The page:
Business leaders have been struggling with this question since the beginning of the pandemic. How many different predictions about the future of business have you heard since March 2020?
Looking back we can see clearly that the importance of being able to deliver products and services virtually has become vitally important. When you can't predict the future you better be able to ask the right questions to prepare for it. It starts right here and right now.
How do we balance what we did to survive the past year and a half with the opening up of restrictions on in person business?
Is everything going back to the way it was before?
How do we know what strategy will work if we go back into lockdowns regionally or globally?
Here are a few things that I am thinking about and organizing my businesses strategy around going forward:
- Building relationships strategically and continuously. If there was ever a time to have a powerful and connected network it was the last year. There is good news for you if you were good at building relationships pre-lockdown: those skills are omni-channel. Real networking skills work both on and offline. What is necessary going forward is making sure you are always 'present' where your customers are doing most of their buying. The research is settled: your customers are on #socialmedia. You must make sure your online network is as powerful and human as your offline one. There needs to be measurement and coaching on an ongoing basis to make sure this happens weekly.
- Become the trusted advisor on social. Building your network should be accompanied by incentive for people to be a part of it. Are you answering the questions that your clients and prospects are dealing with in their businesses? This is where you unleash the 'secret power' of your company: the technical experts. These are the people that research on buyer's shows us are viewed as the most trusted sources of information. You need to have your sales and marketing teams (or whatever you call them) become the enablement arm of your business to get original content created and shared by these respected professionals. For example, accounting firms need to stop sharing boring and 'canned' industry articles and start featuring their own, internal experts in the different areas of their practice. Videos and articles from your specialists in construction, small business, international trade and many other areas will cement your firm's position as the trusted advisor in your given market.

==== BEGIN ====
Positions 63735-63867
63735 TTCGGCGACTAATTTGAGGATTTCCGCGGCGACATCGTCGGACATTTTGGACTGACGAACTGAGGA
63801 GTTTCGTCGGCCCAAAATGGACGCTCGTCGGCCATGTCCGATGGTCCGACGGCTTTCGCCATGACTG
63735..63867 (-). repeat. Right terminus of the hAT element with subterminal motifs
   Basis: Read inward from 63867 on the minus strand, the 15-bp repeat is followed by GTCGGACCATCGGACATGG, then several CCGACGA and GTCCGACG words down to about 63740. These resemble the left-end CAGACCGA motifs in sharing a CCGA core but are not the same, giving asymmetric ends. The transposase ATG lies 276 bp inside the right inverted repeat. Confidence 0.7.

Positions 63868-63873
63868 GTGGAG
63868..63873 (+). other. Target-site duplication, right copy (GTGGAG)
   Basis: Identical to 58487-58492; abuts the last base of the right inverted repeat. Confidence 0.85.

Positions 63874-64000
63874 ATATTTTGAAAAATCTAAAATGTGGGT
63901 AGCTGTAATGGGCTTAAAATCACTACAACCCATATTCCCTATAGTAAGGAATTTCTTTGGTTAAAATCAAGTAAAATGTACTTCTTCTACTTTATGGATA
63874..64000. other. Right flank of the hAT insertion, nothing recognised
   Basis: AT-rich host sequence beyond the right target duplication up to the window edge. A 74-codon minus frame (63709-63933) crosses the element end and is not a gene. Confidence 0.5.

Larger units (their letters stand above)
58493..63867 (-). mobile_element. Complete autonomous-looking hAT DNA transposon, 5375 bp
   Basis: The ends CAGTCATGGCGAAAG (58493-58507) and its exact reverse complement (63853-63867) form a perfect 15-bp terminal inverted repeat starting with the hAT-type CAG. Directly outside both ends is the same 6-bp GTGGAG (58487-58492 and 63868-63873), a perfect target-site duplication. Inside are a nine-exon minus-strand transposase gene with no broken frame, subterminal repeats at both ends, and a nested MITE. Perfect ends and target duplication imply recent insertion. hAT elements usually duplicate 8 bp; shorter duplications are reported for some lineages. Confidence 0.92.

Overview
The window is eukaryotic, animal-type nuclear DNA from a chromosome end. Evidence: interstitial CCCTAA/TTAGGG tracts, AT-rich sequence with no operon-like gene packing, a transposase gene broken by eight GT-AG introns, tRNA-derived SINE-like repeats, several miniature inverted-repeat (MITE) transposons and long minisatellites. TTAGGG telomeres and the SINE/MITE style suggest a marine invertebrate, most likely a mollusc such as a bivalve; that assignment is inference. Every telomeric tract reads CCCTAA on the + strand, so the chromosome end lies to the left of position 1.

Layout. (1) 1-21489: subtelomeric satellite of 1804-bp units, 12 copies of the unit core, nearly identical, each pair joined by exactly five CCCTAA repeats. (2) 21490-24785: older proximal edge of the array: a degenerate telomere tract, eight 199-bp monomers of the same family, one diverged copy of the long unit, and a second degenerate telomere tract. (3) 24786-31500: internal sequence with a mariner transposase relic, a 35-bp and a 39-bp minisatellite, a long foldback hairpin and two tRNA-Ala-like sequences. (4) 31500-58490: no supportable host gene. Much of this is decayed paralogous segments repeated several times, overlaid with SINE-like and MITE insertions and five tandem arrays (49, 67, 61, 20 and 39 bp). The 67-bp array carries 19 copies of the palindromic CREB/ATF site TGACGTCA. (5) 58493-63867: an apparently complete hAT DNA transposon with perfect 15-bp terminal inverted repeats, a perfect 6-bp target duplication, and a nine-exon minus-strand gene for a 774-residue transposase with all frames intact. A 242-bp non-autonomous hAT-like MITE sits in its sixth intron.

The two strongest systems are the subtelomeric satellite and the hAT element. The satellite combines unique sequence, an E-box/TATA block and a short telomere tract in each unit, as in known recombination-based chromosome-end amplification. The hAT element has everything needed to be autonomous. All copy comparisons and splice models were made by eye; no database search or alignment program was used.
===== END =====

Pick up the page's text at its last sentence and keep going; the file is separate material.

- Be different. Uncertainty tends to reveal character flaws in humans and organizations. Have you noticed an increase in the intensity of email marketing and advertising online? I bet you have. The companies that don't know how to get you to want to talk to them without interrupting and badgering you on social will continue to 'step on the gas' on that strategy and I don't think it is going to end well. You need to focus on looking like a human being on social, both individually and corporately. Your profiles should keep me from automatically dismissing you as 'another of those xxxxx' professionals. Your content shouldn't be about selling me your product or service, or telling me how awesome you are. Have you ever seen a website or ad that says they have the '2nd best service' or 'average product quality'?!? Instead, focus on showing prospective customers (and reassuring current ones) that your company is different by giving your entire team the encouragement to have a voice on social.
Everything above is part of what we call social selling. Our program is about doing it the right way, strategically and thoughtfully, to help buyers come towards you because of who and what you are about...as opposed to being driven away by rude and incessant interruptions.
That is what I am doing to create my path forward for myself and my clients. How about you and your company? What are your plans and/or thoughts about what I have shared above?
This type of thought process is the foundation for our work with clients. It all starts with a conversation. Let's talk.